I’ve been feeling a bit defensive lately.

For a while there Part 2 of our adoption story videos was getting close to 1,000 plays a day on YouTube. I was extremely honest in those videos about my post-adoption depression and how difficult our experience has been. People don’t seem to like that. The negative comments can start to get to me pretty easily. To be fair, it’s mostly people who have never adopted before. I suppose I don’t blame them – I didn’t quite understand until I went through it either.

It’s like how a person who’s never dealt with postpartum depression can’t understand how a woman could not feel happy about a newborn baby.

Have these people really never had a wonderful change happen in their lives and still mourn the old? Have they never married the man of their dreams, but miss being single and independent? Have they never taken on a better career, only to miss the easier job they had before?

Some of the comments that we’ve received on the video, but since deleted: (The comments were deleted mostly because of the mob mentality of people ganging up and feeling their thoughts are justified because someone else said it, and also because even though we tried to reply, people just weren’t hearing it. Comments are now set to be approved.)

“This isn’t the right mother for Ezra.”

“Why did you adopt him if you can’t even provide comfort or even speak his language?”

“He should go back to China.”

“She doesn’t seem to treat Ezra the same she treats her own kids. Poor kid.”

Yeah. That’ll make you feel really great about yourself.

But I’ve come to realize the worst part about the feedback is this: People don’t understand what love really is.

They are mistaking my not being able to “feel” the way I wanted to toward our newly adopted son for me actually not loving him.

This is what is wrong with the world today – We equate love with a feeling.

According to Merriam-Webster, the simple definition of love is this:

a feeling of strong or constant affection for a person. : attraction that includes sexual desire : the strong affection felt by people who have a romantic relationship. : a person you love in a romantic way.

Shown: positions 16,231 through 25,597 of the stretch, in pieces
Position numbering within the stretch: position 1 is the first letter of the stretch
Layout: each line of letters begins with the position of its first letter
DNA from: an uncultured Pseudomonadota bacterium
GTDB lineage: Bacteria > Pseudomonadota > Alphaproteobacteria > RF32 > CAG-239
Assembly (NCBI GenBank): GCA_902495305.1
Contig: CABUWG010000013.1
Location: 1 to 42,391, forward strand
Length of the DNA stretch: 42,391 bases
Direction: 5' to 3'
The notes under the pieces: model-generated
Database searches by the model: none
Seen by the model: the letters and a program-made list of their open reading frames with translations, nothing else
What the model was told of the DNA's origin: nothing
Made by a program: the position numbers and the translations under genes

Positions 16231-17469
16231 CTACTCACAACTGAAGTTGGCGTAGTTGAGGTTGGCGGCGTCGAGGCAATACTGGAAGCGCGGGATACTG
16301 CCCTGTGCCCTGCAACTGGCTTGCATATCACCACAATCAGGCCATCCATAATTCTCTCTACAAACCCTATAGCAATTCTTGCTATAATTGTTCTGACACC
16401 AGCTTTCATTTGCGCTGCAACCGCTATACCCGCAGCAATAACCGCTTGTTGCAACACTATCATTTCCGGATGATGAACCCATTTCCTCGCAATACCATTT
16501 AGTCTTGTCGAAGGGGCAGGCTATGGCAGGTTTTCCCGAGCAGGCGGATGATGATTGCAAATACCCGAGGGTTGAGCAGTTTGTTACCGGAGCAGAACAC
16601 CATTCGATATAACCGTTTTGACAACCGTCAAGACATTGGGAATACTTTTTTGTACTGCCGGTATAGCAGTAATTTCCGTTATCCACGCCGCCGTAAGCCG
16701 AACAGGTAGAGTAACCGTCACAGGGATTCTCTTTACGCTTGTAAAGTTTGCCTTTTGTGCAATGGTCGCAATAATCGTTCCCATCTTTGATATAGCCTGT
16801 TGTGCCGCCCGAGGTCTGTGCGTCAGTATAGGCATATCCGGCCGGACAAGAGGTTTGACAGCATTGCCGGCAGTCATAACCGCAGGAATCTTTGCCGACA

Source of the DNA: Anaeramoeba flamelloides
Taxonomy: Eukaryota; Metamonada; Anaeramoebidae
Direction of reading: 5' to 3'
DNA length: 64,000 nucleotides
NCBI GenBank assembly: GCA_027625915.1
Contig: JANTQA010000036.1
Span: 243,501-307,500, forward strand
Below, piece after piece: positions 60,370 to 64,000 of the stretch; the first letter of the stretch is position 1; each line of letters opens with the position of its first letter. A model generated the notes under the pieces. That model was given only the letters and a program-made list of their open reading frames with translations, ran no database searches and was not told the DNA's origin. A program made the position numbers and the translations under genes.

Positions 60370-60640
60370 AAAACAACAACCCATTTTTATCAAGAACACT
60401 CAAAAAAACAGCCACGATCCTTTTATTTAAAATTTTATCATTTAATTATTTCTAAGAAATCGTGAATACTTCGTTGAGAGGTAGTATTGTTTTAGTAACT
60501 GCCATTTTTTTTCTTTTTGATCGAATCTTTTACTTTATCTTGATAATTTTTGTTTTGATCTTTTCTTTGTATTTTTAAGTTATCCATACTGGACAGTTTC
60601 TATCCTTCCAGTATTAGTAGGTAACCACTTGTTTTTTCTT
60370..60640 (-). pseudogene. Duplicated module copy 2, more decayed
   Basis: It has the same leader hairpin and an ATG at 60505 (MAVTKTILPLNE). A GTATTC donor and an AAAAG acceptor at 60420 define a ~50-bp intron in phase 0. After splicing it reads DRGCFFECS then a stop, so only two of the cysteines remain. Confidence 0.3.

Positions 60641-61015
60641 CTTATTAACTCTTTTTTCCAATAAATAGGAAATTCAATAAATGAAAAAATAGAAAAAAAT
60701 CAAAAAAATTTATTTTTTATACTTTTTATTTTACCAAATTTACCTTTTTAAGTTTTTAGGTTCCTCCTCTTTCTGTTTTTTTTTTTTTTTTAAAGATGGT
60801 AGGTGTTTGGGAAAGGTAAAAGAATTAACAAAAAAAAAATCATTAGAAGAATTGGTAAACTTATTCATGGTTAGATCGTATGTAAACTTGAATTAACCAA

What a completely deficient way of defining love!

This used to be me: I was so completely in love with the idea of love. I wanted to be loved and, to me, that meant I was cherished above all things. I wanted to feel love for someone else, which meant that person would complete me and we would always have butterflies and passion. He would never let me down. We would be everything each other needed and we would always feel “in love.” And if that feeling ever faded… Well, then we just weren’t “soulmates.”

You know what happened? I found that guy. We dated 4 years and got married.

You know what else happened? One day, a year after being married to that guy, I decided I didn’t feel “in love” anymore. The butterflies and passion had faded. We let each other down. Surely we weren’t meant to be together if we couldn’t even love each other for more than a year of marriage!

I’ll spare you the details, but long story short – We almost got a divorce. By God’s grace we made it through and now our marriage is stronger than ever.

Notice I didn’t say our feelings are stronger than ever. No, but our marriage is. Because now we understand that love isn’t a feeling – it’s a choice.

Love is actually despising someone’s mistakes, but choosing to forgive.

Love is not feeling lovable, but still allowing another to love you.

Love is forsaking your fickle heart and choosing to do what needs to be done because you care deeply for someone.


Oh, wait. This actually reminds me of something!

Love is patient, love is kind. It does not envy, it does not boast, it is not proud. It does not dishonor others, it is not self-seeking, it is not easily angered, it keeps no record of wrongs. Love does not delight in evil but rejoices with the truth. It always protects, always trusts, always hopes, always perseveres. Love never fails. 

-1 Corinthians 13:4-8a